The long-term aim of the campaign is to develop an open culture where menstruation is not treated as a taboo. The campaign also seeks to hold the schools accountable for their responsibilities as an important component in the implementation of MHM policies by making adequate sanitation infrastructure and knowledge of MHM available in school premises.

Read more about his campaign.

Harshita is a psychologist and works to support people with mental health issues, particularly adolescents who are survivors of violence. Associated with the Azadi Foundation in UP, Harshita became an MHM Fellow with YKA, with the aim of promoting better menstrual health.

Her campaign #MeriMarzi aims to promote menstrual health and wellness, hygiene and facilities for female sex workers in UP. She says, “Knowledge about natural body processes is a very basic human right. And for individuals whose occupation is providing sexual services, it becomes even more important.”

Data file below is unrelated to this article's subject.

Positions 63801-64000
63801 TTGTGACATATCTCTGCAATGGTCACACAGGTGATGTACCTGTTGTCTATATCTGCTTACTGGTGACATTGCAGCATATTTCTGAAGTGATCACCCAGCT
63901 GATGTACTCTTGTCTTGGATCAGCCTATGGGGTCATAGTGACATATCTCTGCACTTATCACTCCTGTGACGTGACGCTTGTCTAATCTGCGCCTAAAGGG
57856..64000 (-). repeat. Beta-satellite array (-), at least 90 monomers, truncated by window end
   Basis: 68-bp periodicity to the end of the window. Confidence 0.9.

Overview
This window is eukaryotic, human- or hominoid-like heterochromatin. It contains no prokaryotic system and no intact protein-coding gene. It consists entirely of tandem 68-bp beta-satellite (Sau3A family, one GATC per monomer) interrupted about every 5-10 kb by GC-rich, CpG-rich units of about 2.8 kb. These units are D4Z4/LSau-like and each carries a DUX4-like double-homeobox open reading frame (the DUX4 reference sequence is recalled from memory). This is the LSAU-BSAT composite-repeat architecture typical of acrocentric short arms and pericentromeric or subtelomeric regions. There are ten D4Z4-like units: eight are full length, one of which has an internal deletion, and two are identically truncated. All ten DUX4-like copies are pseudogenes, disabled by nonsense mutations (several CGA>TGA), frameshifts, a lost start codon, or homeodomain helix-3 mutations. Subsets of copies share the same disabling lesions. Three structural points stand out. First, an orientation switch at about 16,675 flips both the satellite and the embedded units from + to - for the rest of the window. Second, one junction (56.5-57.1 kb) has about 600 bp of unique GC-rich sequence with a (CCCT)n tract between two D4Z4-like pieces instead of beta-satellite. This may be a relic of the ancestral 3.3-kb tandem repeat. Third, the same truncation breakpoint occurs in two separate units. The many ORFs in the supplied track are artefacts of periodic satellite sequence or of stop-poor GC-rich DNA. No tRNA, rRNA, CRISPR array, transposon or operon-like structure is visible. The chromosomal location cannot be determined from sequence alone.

Meri Marzi aims to ensure sensitised, non-discriminatory health workers for the needs of female sex workers in the Suraksha Clinics under the UPSACS (Uttar Pradesh State AIDS Control Society) program by creating more dialogues and garnering public support for the cause of sex workers’ menstrual rights. The campaign will also ensure interventions with sex workers to clear misconceptions around overall hygiene management to ensure that results flow both ways.

Read more about her campaign.